If you had to list the things which make you happy - right now, this second - what would you say?

You’d probably say things like family, friends, pets, your job (lucky you!), the cinema, eating food you love, playing sport, going to the pub or going on dates.

You probably wouldn’t say ‘I love going on Facebook’ or ‘Instagram cheers me up’. There’s a good reason for that - social media doesn’t make us feel happy. Yes, we might feel a brief surge of triumph when a photo or status gets a lot of likes, but we know deep down it’s a hollow, meaningless victory. Social media, in all its forms, is making us depressed. It makes us question our values, it makes us jealous and resentful, and it gives a false representation of others’ lives. The glowing yummy mummy doesn’t tweet her secret inner rage when her three-year-old messes up the hallway wallpaper, again. The blushing, designer-clad bride won’t Instagram her tearful, blotchy face from the night before the wedding, when the nerves, the expectation and the doubt all got too much for her.

We don’t even check Facebook because we want to. It’s become an insidious habit we use to deal with boredom, frustration, or just to pass 30 seconds while we wait for the next Tube. When did we become unable to deal with just standing or sitting still, and being able to cope with our own thoughts?

Here are ten things you can do instead of sadly scrolling through Instagram, comparing your life to the people you used to go to school with.

  1. Organise a meet-up. You have actual friends, people who you enjoy seeing, in the flesh, and hearing about the good, bad and ugly in their lives. Text or Whatsapp them and ask when they’re free. Ask how they are, and if they have any news. They’ll appreciate the gesture and you’ll have something to show for the time you spent on your phone.
  2. Breathe deeply. Put your phone back in your bag. Focus on the moment, your posture, and what you have to do today. If you feel a bit uncomfortable at being forced to spend time with yourself, that’s pretty normal - lots of people do. Go with it. The more you do this, the easier - and more comfortable - you will feel.
  3. Write a to-do list. We all have life admin we know we should be getting on with - bills we need to pay, birthday cards and presents, getting paperwork done, etc. Get organised - it’ll only take you a few minutes, and it’ll pay dividends in the long run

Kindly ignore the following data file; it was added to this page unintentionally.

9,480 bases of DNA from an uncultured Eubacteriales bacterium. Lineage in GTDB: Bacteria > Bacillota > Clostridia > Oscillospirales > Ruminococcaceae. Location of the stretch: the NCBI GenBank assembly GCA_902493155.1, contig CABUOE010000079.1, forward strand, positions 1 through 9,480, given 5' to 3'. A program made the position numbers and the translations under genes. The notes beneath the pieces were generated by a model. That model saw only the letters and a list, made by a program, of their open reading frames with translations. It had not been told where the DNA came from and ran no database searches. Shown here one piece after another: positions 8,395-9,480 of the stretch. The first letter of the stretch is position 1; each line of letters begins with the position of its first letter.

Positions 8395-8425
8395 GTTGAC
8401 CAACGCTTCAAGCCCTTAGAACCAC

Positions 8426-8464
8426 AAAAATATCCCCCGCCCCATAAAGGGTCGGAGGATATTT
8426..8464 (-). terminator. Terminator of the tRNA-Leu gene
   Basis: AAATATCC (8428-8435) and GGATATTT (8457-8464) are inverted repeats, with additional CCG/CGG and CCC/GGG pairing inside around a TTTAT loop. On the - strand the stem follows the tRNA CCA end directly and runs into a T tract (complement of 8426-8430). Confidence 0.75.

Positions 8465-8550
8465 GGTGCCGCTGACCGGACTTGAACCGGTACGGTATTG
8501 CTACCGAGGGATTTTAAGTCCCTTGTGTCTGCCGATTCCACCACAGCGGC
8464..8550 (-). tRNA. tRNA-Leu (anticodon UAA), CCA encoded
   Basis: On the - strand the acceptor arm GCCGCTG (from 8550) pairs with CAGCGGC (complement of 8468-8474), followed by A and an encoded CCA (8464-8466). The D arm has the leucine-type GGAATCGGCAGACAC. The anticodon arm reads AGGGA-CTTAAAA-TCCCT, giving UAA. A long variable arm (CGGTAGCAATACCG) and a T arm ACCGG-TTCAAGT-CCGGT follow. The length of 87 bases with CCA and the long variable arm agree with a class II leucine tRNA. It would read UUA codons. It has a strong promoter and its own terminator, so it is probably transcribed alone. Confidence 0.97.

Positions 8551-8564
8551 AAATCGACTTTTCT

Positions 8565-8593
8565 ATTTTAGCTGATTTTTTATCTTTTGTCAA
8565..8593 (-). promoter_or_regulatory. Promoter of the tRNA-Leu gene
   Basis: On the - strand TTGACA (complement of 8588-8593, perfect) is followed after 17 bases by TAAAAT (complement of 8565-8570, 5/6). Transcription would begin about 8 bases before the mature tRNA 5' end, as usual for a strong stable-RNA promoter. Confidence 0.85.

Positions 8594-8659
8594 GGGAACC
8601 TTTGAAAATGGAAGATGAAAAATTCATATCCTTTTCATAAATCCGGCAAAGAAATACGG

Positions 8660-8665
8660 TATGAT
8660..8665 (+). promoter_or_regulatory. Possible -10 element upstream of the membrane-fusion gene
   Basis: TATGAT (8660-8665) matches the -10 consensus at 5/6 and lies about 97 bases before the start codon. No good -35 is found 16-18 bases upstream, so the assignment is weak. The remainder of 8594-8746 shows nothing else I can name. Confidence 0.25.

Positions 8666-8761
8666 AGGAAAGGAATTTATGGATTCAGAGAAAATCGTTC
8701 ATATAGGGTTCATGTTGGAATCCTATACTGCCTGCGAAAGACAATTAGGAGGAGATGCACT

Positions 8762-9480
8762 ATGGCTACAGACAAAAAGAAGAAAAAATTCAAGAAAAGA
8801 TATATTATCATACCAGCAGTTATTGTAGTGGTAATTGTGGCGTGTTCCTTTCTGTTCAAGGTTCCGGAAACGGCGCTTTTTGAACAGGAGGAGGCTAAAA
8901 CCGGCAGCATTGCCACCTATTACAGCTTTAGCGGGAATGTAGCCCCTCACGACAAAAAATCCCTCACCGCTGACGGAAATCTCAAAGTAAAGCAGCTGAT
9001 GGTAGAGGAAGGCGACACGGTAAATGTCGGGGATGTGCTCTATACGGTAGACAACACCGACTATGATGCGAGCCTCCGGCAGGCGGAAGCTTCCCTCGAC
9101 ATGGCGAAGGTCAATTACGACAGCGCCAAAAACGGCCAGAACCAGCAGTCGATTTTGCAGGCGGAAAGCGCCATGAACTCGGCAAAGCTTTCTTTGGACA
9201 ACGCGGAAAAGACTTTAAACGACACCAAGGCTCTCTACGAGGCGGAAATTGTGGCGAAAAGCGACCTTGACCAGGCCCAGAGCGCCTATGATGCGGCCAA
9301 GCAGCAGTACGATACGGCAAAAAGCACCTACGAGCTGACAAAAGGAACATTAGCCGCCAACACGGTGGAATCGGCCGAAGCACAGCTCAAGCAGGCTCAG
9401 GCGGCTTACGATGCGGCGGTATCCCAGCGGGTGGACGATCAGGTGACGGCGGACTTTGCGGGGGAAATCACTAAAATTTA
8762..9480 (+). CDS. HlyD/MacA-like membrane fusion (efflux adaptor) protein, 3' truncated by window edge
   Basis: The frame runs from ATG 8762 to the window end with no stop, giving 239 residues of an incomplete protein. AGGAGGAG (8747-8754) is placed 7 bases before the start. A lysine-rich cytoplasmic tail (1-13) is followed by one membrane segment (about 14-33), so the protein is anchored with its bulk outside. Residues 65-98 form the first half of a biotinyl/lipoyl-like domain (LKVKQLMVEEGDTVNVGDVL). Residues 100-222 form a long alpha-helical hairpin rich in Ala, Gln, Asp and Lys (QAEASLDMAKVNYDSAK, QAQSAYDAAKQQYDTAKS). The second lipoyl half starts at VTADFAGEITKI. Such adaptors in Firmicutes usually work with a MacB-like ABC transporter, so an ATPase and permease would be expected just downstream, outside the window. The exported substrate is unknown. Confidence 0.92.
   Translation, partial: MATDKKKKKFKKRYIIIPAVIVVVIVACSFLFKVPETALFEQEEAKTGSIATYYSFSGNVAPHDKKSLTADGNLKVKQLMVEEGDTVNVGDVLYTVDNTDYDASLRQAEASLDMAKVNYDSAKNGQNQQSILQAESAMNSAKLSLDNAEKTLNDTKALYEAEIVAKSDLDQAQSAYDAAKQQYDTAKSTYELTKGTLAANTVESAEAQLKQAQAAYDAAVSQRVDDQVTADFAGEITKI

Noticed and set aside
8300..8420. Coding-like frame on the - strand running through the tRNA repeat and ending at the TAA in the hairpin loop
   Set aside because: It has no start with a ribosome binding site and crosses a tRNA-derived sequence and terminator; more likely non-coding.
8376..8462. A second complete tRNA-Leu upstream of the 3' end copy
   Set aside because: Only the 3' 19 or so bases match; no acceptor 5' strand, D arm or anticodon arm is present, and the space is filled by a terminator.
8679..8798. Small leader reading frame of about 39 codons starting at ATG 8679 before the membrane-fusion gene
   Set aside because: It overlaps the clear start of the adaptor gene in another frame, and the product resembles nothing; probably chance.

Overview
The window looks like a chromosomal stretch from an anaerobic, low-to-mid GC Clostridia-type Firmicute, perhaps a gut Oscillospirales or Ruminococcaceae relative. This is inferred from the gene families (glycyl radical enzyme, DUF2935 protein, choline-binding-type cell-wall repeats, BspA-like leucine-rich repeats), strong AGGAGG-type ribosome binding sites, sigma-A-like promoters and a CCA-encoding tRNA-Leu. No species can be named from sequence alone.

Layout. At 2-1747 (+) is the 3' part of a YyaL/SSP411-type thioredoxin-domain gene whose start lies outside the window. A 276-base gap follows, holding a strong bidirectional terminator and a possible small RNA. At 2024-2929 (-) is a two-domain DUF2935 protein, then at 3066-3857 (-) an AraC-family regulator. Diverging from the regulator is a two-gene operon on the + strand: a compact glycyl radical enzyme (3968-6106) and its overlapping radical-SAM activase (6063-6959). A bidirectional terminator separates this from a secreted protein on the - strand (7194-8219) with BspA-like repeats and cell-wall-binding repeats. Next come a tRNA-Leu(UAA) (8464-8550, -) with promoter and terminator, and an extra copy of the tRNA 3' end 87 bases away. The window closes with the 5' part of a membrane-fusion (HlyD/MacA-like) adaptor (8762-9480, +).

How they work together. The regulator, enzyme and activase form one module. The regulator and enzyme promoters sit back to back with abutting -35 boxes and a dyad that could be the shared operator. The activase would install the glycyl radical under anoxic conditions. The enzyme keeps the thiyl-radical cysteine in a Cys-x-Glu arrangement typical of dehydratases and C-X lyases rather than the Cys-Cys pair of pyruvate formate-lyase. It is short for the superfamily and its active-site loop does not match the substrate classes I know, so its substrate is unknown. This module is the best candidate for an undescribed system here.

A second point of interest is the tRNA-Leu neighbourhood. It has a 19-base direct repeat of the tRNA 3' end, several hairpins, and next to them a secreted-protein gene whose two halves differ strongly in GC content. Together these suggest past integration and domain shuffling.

4. Stretch, and adjust your posture! Roll your shoulders back, shake out your arms, gently roll your head from side to side. Take a few minutes to boost your circulation and focus on how your body’s feeling. We spend a lot of time in offices, hunched over our computers. Take some time out to gently correct your posture - your back will thank you.
  5. Call someone. If you think you need human contact, take some time out to chat on the phone. It’s more immediate and less fiddly than texting, and you never know - the person you’d like to speak to may also be needing a chat. Talking face to face with family and friends is the best way to communicate, but a phone call’s a decent substitute.
  6. Check the news.If you're determined to get some screen time, see what else is going on in the world or research something you'd like to know more about. Not sure what the Cold War was really about? Want to know who your local MP is? All it takes is a quick Google...
  7. Be grateful. It may sound a bit cheesy, but make a mental note of everything in your life which makes you happy. It's a nice way to take some time out and give yourself a quick boost.
  8. Have a chat. If you're sitting next to someone who looks like they'd quite like a natter, say hello and test the water! Older people tend to be fairly convivial, and will probably reciprocate; younger people or those with headphones in may be a no-go.
  9. Train your brain. Download a brain training app and spend a few minutes flexing your cerebral muscles. Don't let Facebook turn your mind to mush!
  10. Check your bank balance! If you're concerned you may have been overspending recently (tsk, tsk), take a deep breath, and see how you're doing. Yes, it may be a bit uncomfortable - but at least you'll avoid sleepwalking into your overdraft and you'll be able to limit some of the damage!

Just to recap, here’s what you should remember:

  • Social media saps your energy, drains your enthusiasm and encourages unrealistic comparisons

  • If you need to communicate with someone you care about, don’t text them - call them!

  • Remember - the key is focusing on what you actually have in your life, and what you can control. You cannot stop feeling nauseous at all the baby pictures you see. You can choose to ignore them, and do something else with your time

  • Don’t let anyone tell you that by spending less time on social media, you’re missing out. You’re not

  • Focus on what makes you happy and brings you pleasure - not what the world dictates should bring you pleasure (such as mournfully stalking people on Twitter)